Chapman very obviously comes from the George RR Martin school of character development. I'd also be willing to bet that he's watched more than one episode of The Living Dead. He has added what I view as a necessary element of pretty much any zombie story: He will let you get close to a character and then kill them. He has no problem doing so. Given the type of story this is, he needs to. I've always been a big fan of that kind of gritty writing. That kind of story development builds suspense. When I'm not sure if the point of view character that I'm currently reading about; is going to be alive on the next page I get into the story more. I can't help turning the page to find out how things turned out and where the author is taking me next. Chapman delivered a story that kept me engaged and wanting more.

The characters in the book are in some ways more accurately portrayed than what I'm used to and that's a good thing. These are not all-knowing supermen. They are living in a zombie apocalypse at the beginning of the book. They fight, they travel and they loot. It makes sense. They don't necessarily know how to do everything right. When they find a horse most of them don't know how to care for it. They're not expert riders their first day. It drives me crazy when you see a city boy (no offense, I am one.) just jump up on horse and start growing things out of nowhere. When they find an alien gun, they can't figure out how to use it because it doesn't work like a gun that humans would build. They eventually do figure out how to drive an alien vehicle but they get spotted because they suck at it. When they try to blow up an electrical tower it doesn't work at first and they have to try again, etc. They know enough to survive but not much more. I enjoyed that.

Chapman's characters are believable in another respect: They react the way that they should. When two sixteen year old boys go off to fight the aliens they're excited. The veteran in the group tries to calm them down. They fall in love with people of inappropriate ages. They bicker among themselves. Things are never perfect.

Chapman has joined a group of zombie writers that I have seen emerge recently and I really like: His zombies are not some mystical, magical creation. They have become zombies through an airborne contagion that damaged their brain. There is no doubt that a headshot would drop one, but headshots are not necessary. Shot to the torso will kill them and a hit on an arm or a leg leaves them wounded. They're also smarter than zombies in many other stories and learn to use weapons and true ambush tactics. This makes them not only more credible opponents in a fight but also more fun to read about. When the zombies go at it with the aliens it makes sense that they could take a few down. Chapman's zombies move quickly and they can -somewhat- think. It takes a bit of getting used to but it adds a dimension to the story that most other zombie stores miss.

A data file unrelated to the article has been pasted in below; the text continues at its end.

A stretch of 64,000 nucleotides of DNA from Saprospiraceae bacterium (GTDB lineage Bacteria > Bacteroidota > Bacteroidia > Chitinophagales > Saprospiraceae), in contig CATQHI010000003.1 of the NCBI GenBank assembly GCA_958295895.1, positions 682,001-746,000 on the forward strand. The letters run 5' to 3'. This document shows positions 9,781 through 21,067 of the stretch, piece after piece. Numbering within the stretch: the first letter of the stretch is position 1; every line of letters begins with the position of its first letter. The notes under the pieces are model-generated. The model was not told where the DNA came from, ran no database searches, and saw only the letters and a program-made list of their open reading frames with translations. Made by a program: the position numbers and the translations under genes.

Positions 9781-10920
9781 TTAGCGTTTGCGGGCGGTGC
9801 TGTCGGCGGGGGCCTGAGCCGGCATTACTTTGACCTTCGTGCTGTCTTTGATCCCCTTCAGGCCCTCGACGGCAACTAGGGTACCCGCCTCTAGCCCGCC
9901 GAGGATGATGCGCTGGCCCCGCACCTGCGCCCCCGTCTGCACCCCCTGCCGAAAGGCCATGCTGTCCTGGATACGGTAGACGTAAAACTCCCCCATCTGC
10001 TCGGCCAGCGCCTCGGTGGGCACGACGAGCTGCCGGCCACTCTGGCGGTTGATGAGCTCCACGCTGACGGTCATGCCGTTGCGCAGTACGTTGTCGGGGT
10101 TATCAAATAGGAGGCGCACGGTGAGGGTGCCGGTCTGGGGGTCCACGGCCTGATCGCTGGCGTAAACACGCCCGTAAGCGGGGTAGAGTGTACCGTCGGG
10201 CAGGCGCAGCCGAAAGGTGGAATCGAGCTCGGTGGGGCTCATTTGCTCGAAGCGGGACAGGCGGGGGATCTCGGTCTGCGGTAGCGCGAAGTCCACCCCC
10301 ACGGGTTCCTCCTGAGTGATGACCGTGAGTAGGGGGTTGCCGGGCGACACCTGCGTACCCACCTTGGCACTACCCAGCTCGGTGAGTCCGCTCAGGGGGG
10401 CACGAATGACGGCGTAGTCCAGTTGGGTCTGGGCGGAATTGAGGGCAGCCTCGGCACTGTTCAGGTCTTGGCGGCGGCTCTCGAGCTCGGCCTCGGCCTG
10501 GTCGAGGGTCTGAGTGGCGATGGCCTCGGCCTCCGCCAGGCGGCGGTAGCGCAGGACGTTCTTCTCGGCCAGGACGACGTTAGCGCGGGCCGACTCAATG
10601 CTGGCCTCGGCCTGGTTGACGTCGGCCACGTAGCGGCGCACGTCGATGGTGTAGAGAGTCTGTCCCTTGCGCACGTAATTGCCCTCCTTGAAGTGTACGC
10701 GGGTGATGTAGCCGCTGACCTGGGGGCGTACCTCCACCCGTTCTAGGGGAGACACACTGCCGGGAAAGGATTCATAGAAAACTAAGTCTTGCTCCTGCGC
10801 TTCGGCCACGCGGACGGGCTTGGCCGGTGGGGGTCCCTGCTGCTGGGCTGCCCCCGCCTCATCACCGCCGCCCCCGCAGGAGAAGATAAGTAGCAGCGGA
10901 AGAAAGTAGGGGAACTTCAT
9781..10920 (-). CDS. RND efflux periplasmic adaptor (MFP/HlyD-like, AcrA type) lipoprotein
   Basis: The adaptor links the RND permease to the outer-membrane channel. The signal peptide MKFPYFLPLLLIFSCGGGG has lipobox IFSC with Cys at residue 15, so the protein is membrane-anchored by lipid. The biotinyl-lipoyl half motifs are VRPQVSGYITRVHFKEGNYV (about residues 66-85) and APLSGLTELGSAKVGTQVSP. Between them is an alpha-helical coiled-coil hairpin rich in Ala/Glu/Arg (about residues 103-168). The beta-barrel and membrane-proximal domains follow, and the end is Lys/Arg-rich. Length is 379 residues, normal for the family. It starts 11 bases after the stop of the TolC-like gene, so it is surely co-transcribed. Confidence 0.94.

The aliens in the book are believable as well. They're not just cardboard cutouts, but "real" people with real motivations who make mistakes. One of their mistakes comes back to bite them in a major way. They have a lot of advantages but they're not unbeatable even if it takes awhile for them to realize it. They do have the advantages of technology and numbers (remember, humanity has been nearly wiped out by a zombie plague) but they pay the price when they screw up. They get cocky. They fail to do the one thing that would have ended the book in the first chapter but they have a good reason for doing so. They really work.

I'll say this about the book as well: It includes a prologue that I enjoyed and that is also relevant to the later story. Chapman names it "Chapter 0" but a prologue is what it clearly is. It is entertaining, relevant and short all things that a prologue should be. I wasn't happy when realized it had a prologue (I'm not generally a fan) but after I read it I realized that it needed to be there.